American Society of Civil Engineers


Winter Flounder Habitat Utilization and Environmental Windows in New York and New Jersey Harbor


by Catherine Mulvey, (U.S. Army Corps of Engineers-New York District, 26 Federal Plaza, New York, NY 10278-0090 E-mail: Catherine.J.Mulvey@usace.army.mil), Thomas Costanzo, (Manager, Capital Programs, Waterways Development Port Commerce Department The Port Authority of New York & New Jersey, 225 Park Avenue South, New York, NY 10003 E-mail: tcostanz@panynj.gov), Thomas Shea, (U.S. Army Corps of Engineers-New York District, 26 Federal Plaza, New York, NY 10278-0090 E-mail: Thomas.Shea@usace.army.mil), Jenine Gallo, (U.S. Army Corps of Engineers-New York District, 26 Federal Plaza, New York, NY 10278-0090 E-mail: Jenine.Gallo@usace.army.mil), Doug Clarke, (US Army Engineer Research and Development Center Dredging Operations Technical Support Program, 3909 Halls Ferry Road, Vicksburg, MS 39180 E-mail: Douglas.G.Clarke@erdc.usace.army.mil), David Davis, (HDR Engineering, One Blue Hill Plaza, Pearl River, NY, 10965 E-mail: david.davis@hdrinc.com), and Sarah Zappala, (HDR Engineering, One Blue Hill Plaza, Pearl River, NY, 10965 E-mail: sarah.zappala@hdrinc.com)
Section: Environmental Protection, pp. 530-539, (doi:  http://dx.doi.org/10.1061/41098(368)55)

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Document type: Conference Proceeding Paper
Part of: Ports 2010: Building on the Past, Respecting the Future
Abstract: The U.S. Army Corps of Engineers and Port Authority of New York and New Jersey are conducting an Aquatic Biological Survey in support of the New York and New Jersey Harbor Deepening Project. The program was designed to address National Marine Fisheries Service concerns that the process of deepening select channels in the harbor complex might detrimentally affect Essential Fish Habitat for winter flounder. To better understand how winter flounder use large, modified coastal estuaries with an emphasis on navigation channels and adjacent shallow areas, early life history stages as well as juveniles and adults were sampled in 1999 and from 2001 to 2009 at stations throughout the harbor. Spatial and temporal trends in winter flounder abundance demonstrate that different areas of the harbor are indeed important at different stages of their life history. Observed spatial and temporal patterns of abundance and density indicate that this species uses specific areas of the harbor for spawning and nursery habitat functions. Results of the program have been used to manage the sequence of construction contracts and maintenance of navigation infrastructure in a manner that optimally protects winter flounder habitat and project goals. In addition, Aquatic Biological Survey data have been used to modify and reduce no-dredging windows, to identify data gaps on winter flounder early life stages to assist resource managers, and to help define/refine winter flounder Essential Fish Habitat within New York and New Jersey Harbor. Collectively, the investments in monitoring and agency coordination facilitated valuable progress for project management supported by a strong technical foundation.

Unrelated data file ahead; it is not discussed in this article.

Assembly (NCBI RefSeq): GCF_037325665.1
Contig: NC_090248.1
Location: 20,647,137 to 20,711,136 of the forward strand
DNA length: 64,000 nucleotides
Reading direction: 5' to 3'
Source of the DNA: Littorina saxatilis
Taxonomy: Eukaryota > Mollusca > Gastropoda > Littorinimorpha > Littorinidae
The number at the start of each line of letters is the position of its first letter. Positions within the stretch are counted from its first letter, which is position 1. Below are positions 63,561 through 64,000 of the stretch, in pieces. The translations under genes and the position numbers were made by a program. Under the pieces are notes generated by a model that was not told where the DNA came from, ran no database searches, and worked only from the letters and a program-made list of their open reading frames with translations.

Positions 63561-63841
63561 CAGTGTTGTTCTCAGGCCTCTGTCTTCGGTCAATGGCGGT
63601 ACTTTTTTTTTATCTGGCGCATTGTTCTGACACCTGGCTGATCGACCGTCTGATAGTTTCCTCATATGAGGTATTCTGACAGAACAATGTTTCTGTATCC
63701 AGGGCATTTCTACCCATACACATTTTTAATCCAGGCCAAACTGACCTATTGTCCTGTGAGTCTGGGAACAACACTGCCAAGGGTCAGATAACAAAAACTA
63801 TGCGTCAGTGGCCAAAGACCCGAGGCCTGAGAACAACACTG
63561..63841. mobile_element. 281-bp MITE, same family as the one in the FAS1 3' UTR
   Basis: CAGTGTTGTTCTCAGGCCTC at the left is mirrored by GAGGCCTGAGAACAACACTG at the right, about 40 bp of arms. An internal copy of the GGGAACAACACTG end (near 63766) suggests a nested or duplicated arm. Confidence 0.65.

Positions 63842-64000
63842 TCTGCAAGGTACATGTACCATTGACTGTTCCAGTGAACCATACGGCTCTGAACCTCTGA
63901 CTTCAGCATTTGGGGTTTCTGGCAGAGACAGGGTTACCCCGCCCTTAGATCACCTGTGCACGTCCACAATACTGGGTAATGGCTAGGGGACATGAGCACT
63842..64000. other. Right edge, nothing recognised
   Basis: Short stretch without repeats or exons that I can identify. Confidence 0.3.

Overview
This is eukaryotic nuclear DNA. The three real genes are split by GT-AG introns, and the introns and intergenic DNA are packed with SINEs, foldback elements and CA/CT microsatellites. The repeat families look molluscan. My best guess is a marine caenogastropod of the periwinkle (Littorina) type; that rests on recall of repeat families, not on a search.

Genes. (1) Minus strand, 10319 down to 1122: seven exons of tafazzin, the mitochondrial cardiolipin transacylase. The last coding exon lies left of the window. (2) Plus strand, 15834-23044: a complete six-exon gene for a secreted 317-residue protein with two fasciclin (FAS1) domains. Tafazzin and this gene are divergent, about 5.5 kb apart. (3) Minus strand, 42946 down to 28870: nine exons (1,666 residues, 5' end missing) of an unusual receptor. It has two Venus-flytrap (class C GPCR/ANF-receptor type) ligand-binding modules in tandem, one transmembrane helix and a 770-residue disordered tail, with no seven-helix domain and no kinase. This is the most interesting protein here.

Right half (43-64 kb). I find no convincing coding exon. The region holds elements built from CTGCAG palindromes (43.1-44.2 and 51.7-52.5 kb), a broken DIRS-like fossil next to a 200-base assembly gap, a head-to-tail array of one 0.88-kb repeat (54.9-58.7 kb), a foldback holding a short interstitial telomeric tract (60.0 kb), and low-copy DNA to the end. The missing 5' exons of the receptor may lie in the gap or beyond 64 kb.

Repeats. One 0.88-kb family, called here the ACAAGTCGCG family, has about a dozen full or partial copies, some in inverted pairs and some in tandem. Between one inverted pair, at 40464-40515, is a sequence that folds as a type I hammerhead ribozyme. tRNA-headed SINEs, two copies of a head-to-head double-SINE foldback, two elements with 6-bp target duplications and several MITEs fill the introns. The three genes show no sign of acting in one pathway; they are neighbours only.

ASCE Subject Headings:
Aquatic habitats
Environmental issues
New York
New Jersey
Harbors